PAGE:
8. I would love that....especially since during our panel on Bill Brehm's book about the history of the Fox Valley I discovered by reading Havilah Babcock's family tree that we had a common ancestor in Captian James Babcock and Elizabeth Saunders' daughter Elizabeth, who married my ancestor, Thomas Clarke back in 1710. (and our connection with Nathan Bergstrom, who lived on the other side of the house where my mother was raised.)
    I gave all the old movie films to the Wisconsin Historical Society ...including some great shots of your family home in the 1920's great ice storm, in hopes they could be preserved since they spent 50 years in a paper bag in a closet in my parents' home.
    I also donated several very sweet letters that Hugh Strange, who ived on the other side of the Babcock house, and I called "Uncle Who Who, wrote me on my birthdays, the last one being shortly before he died...and the ornate Victorian high chair that the Babcock children used and was then given to my grandparents when I was small, and for 2 more generations of my family to the Neenah Historical Society.
    I think you idea of bringing the history of the grand old houses and their families in Neenah is a great idea, especially since many of "us" who still remember are getting old, and a lot of the people who live there now have no idea of that history.

  9. That Victorian high chair was the one mentioned in this post. Mom said Bob discovered right away that he was big enough to rock it from side to side, which he turned into a game, worrying Mom and the aunts and generally making a nuisance of himself before being set down to run around the table. Bob turns 74 this year and recently told me he thought he remembered nothing about the trip in 1941, but the first time he returned to Neenah as an adult some years ago, he was taking a bath in the clawfoot tub in the back bathroom and was suddenly struck by the realization, "I've been here before," which of course he had as that was the bathroom where Mom said he had been given his baths in 1941.

  10. It is really fun to read your stories and memories recalled. Our family had one trip to Neenah( 1969) and your stories of Rose triggered off a funny memory of ours. We could never figure out how Rose would come out just in time for something and we realized there was a button under the table. So here we are four kids on the floor trying to figure out where it was without Aunt Betty looking. My other mischievious memory of the huge mansion was there were skeleton keys in each of the doors and for two ten year olds...we thought it fun(?) to take them all out at once. My poor parents were mortified and were spending time figuring out which key went to which door. How ambarrassing looking back at it. I wondered why we never went back...haha...actually Aunt Betty came to visit us in Eugene and I have a couple of sweet pictures of me reading to her..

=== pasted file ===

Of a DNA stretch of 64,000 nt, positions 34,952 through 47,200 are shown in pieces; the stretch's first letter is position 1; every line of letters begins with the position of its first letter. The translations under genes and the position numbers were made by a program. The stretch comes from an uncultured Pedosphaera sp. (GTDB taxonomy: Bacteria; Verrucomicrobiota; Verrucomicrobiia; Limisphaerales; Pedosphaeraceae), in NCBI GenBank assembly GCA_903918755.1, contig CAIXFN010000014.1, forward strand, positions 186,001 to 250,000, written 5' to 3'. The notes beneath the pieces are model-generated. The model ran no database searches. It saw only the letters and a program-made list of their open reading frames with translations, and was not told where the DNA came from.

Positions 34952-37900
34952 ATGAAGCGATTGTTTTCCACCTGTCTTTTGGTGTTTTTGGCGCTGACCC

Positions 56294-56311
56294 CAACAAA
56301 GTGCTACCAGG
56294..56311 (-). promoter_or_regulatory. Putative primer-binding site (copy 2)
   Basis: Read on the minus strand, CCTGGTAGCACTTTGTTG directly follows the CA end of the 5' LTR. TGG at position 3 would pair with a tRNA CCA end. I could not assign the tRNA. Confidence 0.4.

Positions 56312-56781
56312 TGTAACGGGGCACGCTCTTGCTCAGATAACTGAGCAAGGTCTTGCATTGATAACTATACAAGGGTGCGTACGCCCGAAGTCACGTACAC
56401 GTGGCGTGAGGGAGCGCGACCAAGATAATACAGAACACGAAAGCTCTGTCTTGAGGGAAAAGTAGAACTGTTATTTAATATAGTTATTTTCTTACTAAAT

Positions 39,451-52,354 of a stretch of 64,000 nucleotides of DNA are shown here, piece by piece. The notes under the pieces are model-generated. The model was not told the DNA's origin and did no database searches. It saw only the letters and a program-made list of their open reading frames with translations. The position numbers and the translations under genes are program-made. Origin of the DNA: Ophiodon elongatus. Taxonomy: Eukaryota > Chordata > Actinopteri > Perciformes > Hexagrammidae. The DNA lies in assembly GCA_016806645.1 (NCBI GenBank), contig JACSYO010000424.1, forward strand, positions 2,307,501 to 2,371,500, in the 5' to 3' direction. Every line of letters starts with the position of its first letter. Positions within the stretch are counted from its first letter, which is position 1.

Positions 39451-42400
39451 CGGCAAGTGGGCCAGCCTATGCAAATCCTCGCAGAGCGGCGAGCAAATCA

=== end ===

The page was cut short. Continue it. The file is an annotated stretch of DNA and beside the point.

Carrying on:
1. I love it! I can picture you all under the table! As for the keys, I remember hearing from one of your brothers that the prank was not discovered until after you back on the road and your dad was none to pleased with his children on that occasion! I'd love to see the picture. Is that something you can scan and email to me?

  11. Sorry for the delay..just reading this now..I can try to see if I can retrieve a pic and if I can I will scan and email it to you. The key story may have been told after we left Neenah.....As I recall after my parents told Aunt Betty about the keys, Aunt Betty responded in a gracious response as in amazement of the things children will think of these days.


    1. It was either one of your brothers or your mom - or maybe it was Aunt Dot! - who first told me that story, and as I recall when your Dad found them in back playing with these keys turned the car around and returned them. And yes, Aunt Betty wasn't the least bit perturbed and said, "What won't children think of these days!" For as formal and reserved as she was, Aunt Betty was very understanding of human nature and loved to have the noise and excitement of people around her. We were here one Christmas and I had gotten a new fangled hair dryer/styler for my then long hair. That night, thinking the house was so big no one would hear, I tried it out. The next morning Aunt Betty asked me if I had used it before going to bed and I said I had, asking if she could tell the difference, not having a clue that I had kept her up with all that racket! And she never voiced a word of complaint.

  12. Hi Peter,

    Just wanted to thank you for starting this blog. I just discovered it from a story on the post-crescent. I'm a HUGE fan of this house and love reading about Neenah history. I do local photography and I want to share this image I did of your house.

    I'm looking forward to reading over the entire blog now. It will be great reading on the other mansions of the area as well. Thanks so much for proving this information.

    1. I've seen your photos already. Really great techniques! Right now the newest posts are about how we came to Neenah, which I'm sure you'll find interesting but not directly about Neenah. I'll then be getting back to Neenah history as I uncovered it. Kind of a detective approach with lots and lots of stories and anecdotes.

    2. Thanks Peter. Will you be posting more photos of the inside of the house? I would love to see them.

      Love the detective approach and looking forward to learning more.


    3. Unfortunately I don't have any more of the same quality. The ones I used were provided by the Wisconsin Historical Society from their book, "Wisconsin's Own." There are a few more in the book, which I think most local libraries have. As for old photographs, interior shots of these houses are pretty hard to come by.

      I'm also glad you like the approach I'm taking. The idea is to let the reader experience what I experienced and come to their own conclusions.